The FDA has indicated there are many problems associated with LDTs that clearly warrant a much greater level of oversight to protect the public.
When it comes to laboratory developed tests (LDTs), the FDA has generally taken what it calls a “discretionary” stance: it elected not to exercise its enforcement powers under the Federal Food, Drug, and Cosmetic Act and FDA regulations. However, according to a new report from the FDA, it turns out this type of discretion was not the wisest of paths. The FDA has indicated there are many problems associated with LDTs that clearly warrant a much greater level of oversight to protect the public.
In this month’s issue of Oncology Business Management, we bring you a panel debate on exactly what role the FDA should take on this issue. The panel, held at the American Journal of Managed Care 4th Annual Patient-Centered Oncology Care conference in Baltimore in late November, included Scott Gottlieb, MD, a former FDA commissioner for medical and scientific affairs. There was clear agreement that greater FDA oversight is necessary. What form that oversight should take was one of the question marks left hovering over the discussion. As far as the FDA is concerned, LDTs are neither drugs nor food. Currently, laboratories that offer LDTs follow the regulatory requirements of Clinical Laboratory Improvement Amendments (CLIAs). However, CLIA guidelines were followed in all 20 examples of problematic tests examined by the FDA for its report, which illustrates that there are shortcomings to the current standards for marketing of these tests.
Below are two examples of the failures of these tests.
In June 2008, OvaSure, a test designed to screen for ovarian cancer in high-risk women, was brought to market. However, the stated positive predictive value of the test was incorrectly derived, and it would have dropped from 99.3% to 6.5% if the true population prevalence of disease had been used. This meant that only 1 in 15 patients who tested positive actually had the disease. Under intense pressure from physicians and the FDA, the manufacturer of the test pulled it from market in October 2008, nearly half a year later. The cost to women in terms of unnecessary surgery? The FDA estimated a minimum of $12,578 per ovary removal after a false-positive test.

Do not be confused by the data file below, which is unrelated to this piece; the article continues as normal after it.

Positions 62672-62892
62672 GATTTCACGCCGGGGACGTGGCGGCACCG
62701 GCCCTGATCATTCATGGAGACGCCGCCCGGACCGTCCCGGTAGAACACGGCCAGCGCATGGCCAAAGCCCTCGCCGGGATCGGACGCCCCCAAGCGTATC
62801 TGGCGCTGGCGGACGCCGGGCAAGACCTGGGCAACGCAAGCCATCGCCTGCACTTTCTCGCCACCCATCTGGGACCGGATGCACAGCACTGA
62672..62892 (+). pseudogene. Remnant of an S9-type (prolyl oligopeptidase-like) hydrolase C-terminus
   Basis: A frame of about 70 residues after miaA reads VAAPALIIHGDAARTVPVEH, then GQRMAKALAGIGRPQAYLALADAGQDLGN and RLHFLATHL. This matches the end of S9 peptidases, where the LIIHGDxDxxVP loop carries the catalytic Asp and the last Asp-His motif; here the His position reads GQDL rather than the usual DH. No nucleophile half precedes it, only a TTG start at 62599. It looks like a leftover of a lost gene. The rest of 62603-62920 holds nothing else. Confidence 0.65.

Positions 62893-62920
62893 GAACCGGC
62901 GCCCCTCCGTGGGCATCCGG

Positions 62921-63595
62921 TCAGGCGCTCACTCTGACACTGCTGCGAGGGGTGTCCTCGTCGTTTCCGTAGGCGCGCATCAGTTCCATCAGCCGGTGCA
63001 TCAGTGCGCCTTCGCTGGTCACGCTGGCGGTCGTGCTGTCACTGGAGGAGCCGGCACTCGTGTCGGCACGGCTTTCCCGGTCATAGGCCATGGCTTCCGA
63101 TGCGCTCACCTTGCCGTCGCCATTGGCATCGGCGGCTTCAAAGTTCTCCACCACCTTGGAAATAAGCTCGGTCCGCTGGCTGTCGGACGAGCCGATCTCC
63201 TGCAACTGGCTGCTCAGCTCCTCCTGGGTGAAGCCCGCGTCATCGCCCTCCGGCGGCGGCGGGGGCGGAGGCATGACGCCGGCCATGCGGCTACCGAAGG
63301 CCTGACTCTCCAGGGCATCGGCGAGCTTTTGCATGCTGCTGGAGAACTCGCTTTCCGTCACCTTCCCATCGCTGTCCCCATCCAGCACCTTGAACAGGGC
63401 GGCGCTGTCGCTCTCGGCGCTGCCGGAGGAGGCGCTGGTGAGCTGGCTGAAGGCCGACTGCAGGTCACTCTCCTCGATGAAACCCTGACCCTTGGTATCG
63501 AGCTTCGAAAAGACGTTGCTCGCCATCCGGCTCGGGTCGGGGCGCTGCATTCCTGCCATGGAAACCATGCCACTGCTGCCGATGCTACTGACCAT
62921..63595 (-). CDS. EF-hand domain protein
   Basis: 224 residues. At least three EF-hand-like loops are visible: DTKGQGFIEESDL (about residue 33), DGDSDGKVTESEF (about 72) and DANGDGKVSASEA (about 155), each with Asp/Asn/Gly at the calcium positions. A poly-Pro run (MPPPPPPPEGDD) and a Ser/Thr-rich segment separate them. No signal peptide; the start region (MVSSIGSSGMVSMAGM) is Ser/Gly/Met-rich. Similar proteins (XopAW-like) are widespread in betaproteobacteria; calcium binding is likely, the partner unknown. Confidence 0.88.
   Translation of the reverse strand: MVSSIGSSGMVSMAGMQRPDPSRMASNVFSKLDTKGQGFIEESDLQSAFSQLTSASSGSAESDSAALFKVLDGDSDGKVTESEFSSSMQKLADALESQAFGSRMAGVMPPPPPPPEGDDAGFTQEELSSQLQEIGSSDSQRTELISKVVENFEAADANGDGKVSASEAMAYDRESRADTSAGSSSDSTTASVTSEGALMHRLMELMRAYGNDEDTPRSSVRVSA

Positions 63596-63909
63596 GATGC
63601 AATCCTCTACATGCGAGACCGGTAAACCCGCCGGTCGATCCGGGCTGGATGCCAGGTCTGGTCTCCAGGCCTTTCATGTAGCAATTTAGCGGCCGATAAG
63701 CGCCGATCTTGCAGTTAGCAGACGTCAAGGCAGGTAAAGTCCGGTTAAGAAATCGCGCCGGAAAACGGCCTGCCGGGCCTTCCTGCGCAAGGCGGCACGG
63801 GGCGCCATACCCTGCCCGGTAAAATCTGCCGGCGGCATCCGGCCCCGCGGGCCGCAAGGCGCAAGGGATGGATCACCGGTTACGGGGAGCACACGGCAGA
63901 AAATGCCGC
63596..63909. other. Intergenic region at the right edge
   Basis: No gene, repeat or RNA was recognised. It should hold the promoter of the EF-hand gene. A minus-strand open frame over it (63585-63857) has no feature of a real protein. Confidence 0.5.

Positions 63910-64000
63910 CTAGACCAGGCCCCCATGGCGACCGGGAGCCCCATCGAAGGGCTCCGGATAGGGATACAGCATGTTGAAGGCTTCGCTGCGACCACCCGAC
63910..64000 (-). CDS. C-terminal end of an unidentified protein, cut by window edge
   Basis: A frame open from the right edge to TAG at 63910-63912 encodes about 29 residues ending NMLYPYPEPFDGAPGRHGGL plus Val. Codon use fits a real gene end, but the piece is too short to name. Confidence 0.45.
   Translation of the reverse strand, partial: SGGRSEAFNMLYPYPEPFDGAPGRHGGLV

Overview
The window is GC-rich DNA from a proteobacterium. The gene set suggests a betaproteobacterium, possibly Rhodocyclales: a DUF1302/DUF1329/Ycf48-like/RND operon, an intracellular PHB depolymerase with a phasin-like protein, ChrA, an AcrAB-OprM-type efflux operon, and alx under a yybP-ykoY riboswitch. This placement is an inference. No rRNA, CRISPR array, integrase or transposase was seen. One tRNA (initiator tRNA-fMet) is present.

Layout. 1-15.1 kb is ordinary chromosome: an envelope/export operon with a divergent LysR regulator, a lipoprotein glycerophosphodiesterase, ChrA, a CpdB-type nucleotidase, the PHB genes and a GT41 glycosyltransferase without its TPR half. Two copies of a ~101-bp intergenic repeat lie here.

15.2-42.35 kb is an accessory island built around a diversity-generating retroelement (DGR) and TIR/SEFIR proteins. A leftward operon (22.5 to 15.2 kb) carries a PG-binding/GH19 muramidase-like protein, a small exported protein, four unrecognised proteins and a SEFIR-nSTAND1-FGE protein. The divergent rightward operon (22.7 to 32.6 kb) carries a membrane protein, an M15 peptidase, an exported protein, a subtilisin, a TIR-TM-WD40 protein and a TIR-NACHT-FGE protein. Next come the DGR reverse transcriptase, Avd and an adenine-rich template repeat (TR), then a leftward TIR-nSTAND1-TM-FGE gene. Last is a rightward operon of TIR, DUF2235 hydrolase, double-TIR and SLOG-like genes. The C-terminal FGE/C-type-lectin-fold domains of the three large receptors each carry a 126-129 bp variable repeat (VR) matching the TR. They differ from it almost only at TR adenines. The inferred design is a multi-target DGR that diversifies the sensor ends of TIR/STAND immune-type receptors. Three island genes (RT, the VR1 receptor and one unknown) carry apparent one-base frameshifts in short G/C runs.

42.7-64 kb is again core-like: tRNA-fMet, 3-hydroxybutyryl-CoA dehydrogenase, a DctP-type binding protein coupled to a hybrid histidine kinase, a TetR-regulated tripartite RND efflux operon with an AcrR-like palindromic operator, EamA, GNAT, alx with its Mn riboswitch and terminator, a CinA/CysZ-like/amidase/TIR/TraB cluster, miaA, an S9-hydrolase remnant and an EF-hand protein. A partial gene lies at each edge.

The cost to women patients was far greater, however, with the Oncotype Dx HER2 RT-PCR breast cancer test. This test incorrectly correlated high or low amounts of RNA with high or low amounts of human epidermal growth factor receptor 2 (HER2), which, the FDA said, is overexpressed in 20% to 25% of breast cancer cases. In one study, it was determined in 2014 that the LDT had overlooked HER2-positive patients, diagnosing 2 as negative and 1 as equivocal. Each of those women would potentially have received trastuzumab and, consequently, 3 additional quality years of life, valued at $775,278, or over $2.3 million for all three patients. “Tests that are inaccurate, unreliable, or have unproven or disproven claims expose patients to a range of harms. These include patients told incorrectly that they have life-threatening diseases and others whose life-threatening diseases have gone undetected,” the FDA wrote in its conclusion, making the case for greater FDA oversight of LDTs.
We hope you find the debate on this issue illuminating, along with all of the other fascinating stories this month in Oncology Business Management.